On 15th May 1371 John Bromwich appointed Henry Conway and Roger Colyn as his Irish attorneys for one year.[49] His Irish estate was still in government hands to the great loss of income for John Bromwich and contrary to the royal patent he had received. John Bromwich sought a remedy through his attorneys over the next few years. In 1374 he was finally successful. On 28th October 1374, at Castledermot, an order was issued to exonerate John Bromwich and to cause him to be quit of any fees as an inspection of the rolls of chancery showed the King had entirely granted and restored the estate to John Bromwich with all their issues and profits.[50]

On 26th June 1376 Sir John Bromwich appointed William Carlel and Roger Cullen as his Irish attorneys for the succeeding two years as he stayed in England.[51] For more on John Bromwich see = http://celtic2realms-medievalnews.blogspot.ie/2016/06/john-bromwich-justiciar-of-ireland_14.html

Bannow in the fifteenth century

John Bromwich died sometime before September 1388 when the manor of Bannow revered to the Talbot family as Bromwich left no heirs by Elizabeth Comyn.[52] Gilbert Talbot had succeeded his father Richard Talbot in 1356 as the 3rd Baron Talbot. Gilbert Talbot served in Gascony in the Hundred Years War. Later he was involved in military campaigns in Spain and Portugal. In 1352 he married, as his first wife, Pernel, daughter of James Butler, 1st Earl of Ormond by Eleanor, daughter of Humphrey de Bohun, 4th Earl of Hereford and 3rd Earl of Essex by his wife Elizabeth, daughter of King Edward the first.[53]

Gilbert Talbot died of the pestilence in Spain in April 1387 and was succeeded by his son Richard Talbot who in 1388 assumed ownership of Bannow and the other properties of his grandmother, Elizabeth Comyn.[54] At some unknown date, before 1387, Gilbert Talbot gave the reversion of Bannow to Robert Evere and Ismania, his wife, and to the heirs of Robert forever. With the death of John Bromwich, Robert Evere gained possession of Bannow along with Jerpoint and Everdrym. After his death, Ismania married John Drakea and James Evere, son and heir of Robert, confirmed the estate to John Drake and Ismania for their lives. On 1st January 1420 Ismania Evere died and John Evere (aged 50 years and more), and his wife, Alice Preston, were given full seisin.[55]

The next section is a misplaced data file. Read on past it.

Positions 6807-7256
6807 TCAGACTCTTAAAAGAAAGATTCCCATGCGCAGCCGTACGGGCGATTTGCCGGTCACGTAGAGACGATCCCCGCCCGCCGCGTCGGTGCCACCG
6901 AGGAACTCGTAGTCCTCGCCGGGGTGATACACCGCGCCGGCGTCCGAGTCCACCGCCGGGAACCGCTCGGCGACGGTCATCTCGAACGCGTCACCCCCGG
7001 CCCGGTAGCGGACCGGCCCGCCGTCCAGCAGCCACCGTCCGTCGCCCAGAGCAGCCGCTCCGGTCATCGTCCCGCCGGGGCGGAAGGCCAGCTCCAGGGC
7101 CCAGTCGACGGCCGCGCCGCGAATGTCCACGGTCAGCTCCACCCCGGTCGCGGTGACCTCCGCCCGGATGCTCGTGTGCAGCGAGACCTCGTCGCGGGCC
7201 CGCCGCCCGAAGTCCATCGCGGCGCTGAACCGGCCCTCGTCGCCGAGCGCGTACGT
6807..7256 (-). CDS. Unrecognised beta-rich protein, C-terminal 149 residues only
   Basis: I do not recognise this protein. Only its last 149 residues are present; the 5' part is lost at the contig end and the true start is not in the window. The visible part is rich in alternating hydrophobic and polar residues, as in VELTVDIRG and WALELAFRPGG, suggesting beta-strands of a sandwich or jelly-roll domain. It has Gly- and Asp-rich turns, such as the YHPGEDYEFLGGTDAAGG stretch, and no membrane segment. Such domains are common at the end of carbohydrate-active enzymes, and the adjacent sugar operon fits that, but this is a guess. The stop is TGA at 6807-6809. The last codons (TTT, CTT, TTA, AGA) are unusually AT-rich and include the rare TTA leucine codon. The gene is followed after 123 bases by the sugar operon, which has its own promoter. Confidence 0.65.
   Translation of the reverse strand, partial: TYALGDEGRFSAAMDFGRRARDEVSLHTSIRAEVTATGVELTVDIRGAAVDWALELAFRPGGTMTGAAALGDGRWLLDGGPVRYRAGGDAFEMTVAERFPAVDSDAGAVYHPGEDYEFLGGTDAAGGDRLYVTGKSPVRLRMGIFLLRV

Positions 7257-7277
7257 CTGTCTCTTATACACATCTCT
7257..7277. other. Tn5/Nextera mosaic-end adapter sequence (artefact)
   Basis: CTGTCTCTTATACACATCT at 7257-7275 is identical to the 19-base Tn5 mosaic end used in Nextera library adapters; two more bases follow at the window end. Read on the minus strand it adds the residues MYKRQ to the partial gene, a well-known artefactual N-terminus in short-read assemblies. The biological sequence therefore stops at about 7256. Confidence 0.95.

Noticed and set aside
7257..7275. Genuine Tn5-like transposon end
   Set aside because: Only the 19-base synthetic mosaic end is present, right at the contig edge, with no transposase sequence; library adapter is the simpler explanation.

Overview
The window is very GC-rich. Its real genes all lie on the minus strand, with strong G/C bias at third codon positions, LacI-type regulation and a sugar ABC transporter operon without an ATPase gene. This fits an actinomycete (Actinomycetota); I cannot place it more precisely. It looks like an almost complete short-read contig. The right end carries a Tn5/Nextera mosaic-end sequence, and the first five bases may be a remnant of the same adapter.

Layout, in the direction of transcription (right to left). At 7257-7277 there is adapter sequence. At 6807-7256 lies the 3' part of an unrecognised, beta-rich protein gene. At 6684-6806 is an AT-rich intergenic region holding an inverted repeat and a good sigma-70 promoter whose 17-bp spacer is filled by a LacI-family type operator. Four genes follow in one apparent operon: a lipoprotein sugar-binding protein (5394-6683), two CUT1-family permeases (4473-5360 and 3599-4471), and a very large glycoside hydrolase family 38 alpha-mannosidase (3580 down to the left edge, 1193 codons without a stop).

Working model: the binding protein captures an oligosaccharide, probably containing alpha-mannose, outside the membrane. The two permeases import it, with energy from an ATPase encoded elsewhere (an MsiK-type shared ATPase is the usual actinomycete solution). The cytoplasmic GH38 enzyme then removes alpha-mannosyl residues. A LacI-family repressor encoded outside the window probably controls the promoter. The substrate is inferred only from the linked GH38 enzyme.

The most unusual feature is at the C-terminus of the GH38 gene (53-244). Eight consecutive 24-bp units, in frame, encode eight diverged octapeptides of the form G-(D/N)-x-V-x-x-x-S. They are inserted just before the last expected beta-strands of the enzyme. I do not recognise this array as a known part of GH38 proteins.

The Talbot succession

Meanwhile in 1389, Richard Talbot, 4th Baron Talbot was recognised as Lord of Wexford on the death of John Hastings, Earl of Pembroke. Richard Talbot died in September 1396 and was succeeded by his first son, Gilbert Talbot. This Gilbert Talbot, Lord of Wexford, was at the siege of Caen in 1417 and led a successful raid into the Cotentin before eventual defeat. He was later captain of Caen castle and in October 1418 died at the siege of Rouen. Gilbert Talbot was at first succeeded by his daughter, Ankaret but on her death in December 1421 the lordship of Wexford descended on John Talbot, second son of Richard Talbot, 4th Baron.[56]